In API business models, rate limiting can be used for metering the usage. For example, if a user has signed up for a plan that allows 1000 API requests per hour, the rate limiting logic will restrict any API request above the cap. Also, the rate limiting algorithm can dynamically allow the user to purchase more requests per second.
A key objective of implementing rate limiting logic is to ensure the performance of an API. When the system allows unlimited requests, the performance of the server degrades and slows down the API. In extreme cases, the server might fail to take up any requests. This may lead to cascading failures in a distributed system, where the load from the non-functioning server is distributed to the other servers and gradually overloads them. Rate limiting prevents this condition by either restricting the requests at the user level or the server level.
One of the main requirements of API-based services is their 24/7 availability. Every second, thousands of users access an API. Even a few seconds of outage can result in a huge loss for the organization. Therefore, it is in the best interest of every organization to strive for zero downtime. Rate limiting and other techniques like load-sharing allow for organizations to restrict the sudden bursts in APIrequests and ensure the system’s availability.
Rate Limiting at the Client and Server Sides
Server-Side Rate Limiting
Restricting user requests at the server side is a widely-practiced method for rate limiting. It is in the service provider’s interest to restrict unlimited user requests to ensure performance and availability. As we have seen in the above section, organizations use server-side rate limiting for a variety of purposes.
Client-Side Rate Limiting
It might seem that rate limiting is solely in the API providers’ interest. In practice, the users or client of the service could also benefit from rate limiting. Clients who adhere to usage restrictions can always be assured that the service provider will fulfil their requests. If the user does not take the rate limiting into account, then they may have to face some sudden or unexpected rejection of their requests, which can affect the functionality of their solutions.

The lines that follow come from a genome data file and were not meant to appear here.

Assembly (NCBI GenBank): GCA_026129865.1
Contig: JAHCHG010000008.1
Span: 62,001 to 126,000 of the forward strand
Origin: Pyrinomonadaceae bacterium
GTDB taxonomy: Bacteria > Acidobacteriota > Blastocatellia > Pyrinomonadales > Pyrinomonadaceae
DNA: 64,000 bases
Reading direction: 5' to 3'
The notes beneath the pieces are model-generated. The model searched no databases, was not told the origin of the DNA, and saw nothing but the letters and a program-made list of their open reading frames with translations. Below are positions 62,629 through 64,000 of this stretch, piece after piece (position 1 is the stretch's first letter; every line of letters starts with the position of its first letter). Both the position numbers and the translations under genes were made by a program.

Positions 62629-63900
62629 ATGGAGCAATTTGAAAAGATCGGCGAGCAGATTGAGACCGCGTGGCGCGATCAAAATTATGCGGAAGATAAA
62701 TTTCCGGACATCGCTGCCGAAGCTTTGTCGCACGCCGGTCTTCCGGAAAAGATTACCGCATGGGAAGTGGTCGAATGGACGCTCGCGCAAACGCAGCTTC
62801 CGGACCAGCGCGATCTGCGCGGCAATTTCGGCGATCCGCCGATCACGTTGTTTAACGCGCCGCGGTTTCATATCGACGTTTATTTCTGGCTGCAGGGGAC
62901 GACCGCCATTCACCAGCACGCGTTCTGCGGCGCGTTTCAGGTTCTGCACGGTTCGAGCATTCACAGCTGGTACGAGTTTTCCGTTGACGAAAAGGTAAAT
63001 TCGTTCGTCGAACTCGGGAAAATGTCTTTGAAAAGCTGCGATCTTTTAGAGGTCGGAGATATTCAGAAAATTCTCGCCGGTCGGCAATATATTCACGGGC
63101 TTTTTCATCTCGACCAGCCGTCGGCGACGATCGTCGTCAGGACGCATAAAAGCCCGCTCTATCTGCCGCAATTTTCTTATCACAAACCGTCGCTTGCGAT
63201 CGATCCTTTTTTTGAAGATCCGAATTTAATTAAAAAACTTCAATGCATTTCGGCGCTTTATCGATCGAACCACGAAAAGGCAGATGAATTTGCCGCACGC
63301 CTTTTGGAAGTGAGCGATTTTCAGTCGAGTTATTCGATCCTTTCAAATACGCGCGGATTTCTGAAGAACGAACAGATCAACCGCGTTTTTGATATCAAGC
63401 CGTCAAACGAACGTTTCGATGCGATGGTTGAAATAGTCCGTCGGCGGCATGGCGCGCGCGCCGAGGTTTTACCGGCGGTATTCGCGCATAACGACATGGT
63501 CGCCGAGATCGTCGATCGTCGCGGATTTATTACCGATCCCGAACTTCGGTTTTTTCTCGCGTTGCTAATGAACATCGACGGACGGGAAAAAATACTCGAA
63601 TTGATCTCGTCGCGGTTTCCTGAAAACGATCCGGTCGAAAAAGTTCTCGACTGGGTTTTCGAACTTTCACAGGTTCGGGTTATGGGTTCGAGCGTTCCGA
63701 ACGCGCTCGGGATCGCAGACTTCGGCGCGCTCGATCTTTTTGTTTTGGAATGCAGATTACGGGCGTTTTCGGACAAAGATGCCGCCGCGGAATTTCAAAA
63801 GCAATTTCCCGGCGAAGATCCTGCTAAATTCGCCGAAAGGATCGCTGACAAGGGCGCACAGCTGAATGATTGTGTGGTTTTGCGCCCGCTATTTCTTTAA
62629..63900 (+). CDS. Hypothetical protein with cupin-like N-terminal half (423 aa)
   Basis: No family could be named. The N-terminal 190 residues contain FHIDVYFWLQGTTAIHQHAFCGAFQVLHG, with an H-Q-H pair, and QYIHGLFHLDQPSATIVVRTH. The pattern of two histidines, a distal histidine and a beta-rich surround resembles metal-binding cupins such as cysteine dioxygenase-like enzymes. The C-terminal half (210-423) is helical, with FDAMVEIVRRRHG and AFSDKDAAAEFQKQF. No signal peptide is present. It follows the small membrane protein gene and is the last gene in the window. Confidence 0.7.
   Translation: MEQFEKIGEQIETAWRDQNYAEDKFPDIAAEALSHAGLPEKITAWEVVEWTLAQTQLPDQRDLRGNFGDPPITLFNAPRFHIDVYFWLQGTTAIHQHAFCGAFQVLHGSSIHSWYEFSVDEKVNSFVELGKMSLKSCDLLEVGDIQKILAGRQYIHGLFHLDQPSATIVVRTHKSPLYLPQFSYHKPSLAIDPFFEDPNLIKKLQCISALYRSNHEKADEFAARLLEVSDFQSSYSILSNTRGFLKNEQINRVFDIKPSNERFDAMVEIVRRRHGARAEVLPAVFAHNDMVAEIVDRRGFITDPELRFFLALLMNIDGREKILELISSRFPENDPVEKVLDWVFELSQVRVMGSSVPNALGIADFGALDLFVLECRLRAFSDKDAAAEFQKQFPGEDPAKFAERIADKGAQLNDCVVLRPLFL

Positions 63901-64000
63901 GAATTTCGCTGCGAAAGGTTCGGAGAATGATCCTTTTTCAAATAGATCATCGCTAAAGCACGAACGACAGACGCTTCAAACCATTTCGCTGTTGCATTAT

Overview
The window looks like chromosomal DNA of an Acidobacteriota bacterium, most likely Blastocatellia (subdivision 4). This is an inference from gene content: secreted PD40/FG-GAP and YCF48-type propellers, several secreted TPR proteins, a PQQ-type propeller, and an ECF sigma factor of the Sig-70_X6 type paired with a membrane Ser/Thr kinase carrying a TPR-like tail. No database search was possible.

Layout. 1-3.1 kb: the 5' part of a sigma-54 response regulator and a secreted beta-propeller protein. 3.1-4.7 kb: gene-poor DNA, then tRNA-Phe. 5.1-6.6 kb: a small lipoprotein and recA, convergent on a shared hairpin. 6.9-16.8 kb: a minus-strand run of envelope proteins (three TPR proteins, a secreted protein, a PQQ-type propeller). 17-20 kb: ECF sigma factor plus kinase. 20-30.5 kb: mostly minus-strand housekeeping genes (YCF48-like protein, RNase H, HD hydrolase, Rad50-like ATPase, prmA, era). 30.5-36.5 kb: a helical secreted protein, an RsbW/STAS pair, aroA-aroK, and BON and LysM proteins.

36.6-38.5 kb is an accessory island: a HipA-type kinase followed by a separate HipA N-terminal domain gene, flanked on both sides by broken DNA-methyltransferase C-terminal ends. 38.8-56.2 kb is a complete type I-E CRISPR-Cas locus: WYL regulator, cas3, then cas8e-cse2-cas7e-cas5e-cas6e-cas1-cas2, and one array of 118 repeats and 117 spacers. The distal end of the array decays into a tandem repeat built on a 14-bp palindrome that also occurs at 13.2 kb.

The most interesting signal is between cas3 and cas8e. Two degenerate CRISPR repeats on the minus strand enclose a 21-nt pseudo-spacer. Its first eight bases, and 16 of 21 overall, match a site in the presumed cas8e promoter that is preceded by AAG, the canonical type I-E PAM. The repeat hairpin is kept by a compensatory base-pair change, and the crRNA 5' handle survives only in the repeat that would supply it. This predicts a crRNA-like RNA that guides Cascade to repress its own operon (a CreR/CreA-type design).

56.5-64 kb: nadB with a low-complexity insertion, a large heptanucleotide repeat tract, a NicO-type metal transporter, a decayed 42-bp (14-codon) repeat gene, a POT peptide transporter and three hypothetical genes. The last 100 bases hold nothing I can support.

For example, a mobile application might be built upon the Facebook messaging API. When people use this application, they are actually using Facebook messaging in the background. In this case, it is the client who must take steps to ensure the application adheres to the rate limiting norms. If the rate limiting is overlooked at the client-side, users of this mobile application might face unexpected errors. It is in the best interest of API users to enforce rate limiting at the client-side.
What Are the Challenges in Implementing Rate Limiting?
Implementing rate limiting logic in a system with distributed servers is a challenge. When a user requests an API-based service from a distributed system, the rate limiting component in each of the servers should synchronize with each other. For example, assuming a user has already used up four out of a five requests per minute quota and issues two more requests, then these two requests would go to two different servers. Each of the servers pulls up the user’s request count and thinks that the user has only issued four requests. Then both of the servers allow the service request. So instead of the original five requests per minute, the user gets six requests per minute. Many such synchronization issues and race conditions could occur when rate limiting is implemented in distributed systems.
There are multiple solutions to the rate limiting inconsistencies in distributed systems. Servers using software locks to secure the user request counter is one solution. In this method, only one server will access the counter, which stores the number of requests made in a time window. Another simple but less elegant solution is sticky sessions wherein a single server always serves the user. This, however, fails the very idea of distributed systems.
Adding an additional layer of logic for the purpose of rate limiting will increase the computational overhead of a server. If the system is already overloaded, adding the rate limiting logic would further slow down the system, and the users may experience delays.
Instead of implementing the rate limiting logic within the same server, it could be incorporated as an external component. Whenever a user requests an API, the request is first routed through this external component which decides to either allow or reject the request.
Failure in Rate Limiting Components
Adding an additional layer of complexity for rate limiting adds a new chance for failure. Even if the API is up and running, an error in the rate limiting component will result in the rejection of requests.
A good rate limiting implementation should be able to quickly recover from failures. This can be in the form of hard resets when failures occur. Also, just like the backup servers in API-based services, there could be a duplicate rate limiting component that can take up the role if the original component fails.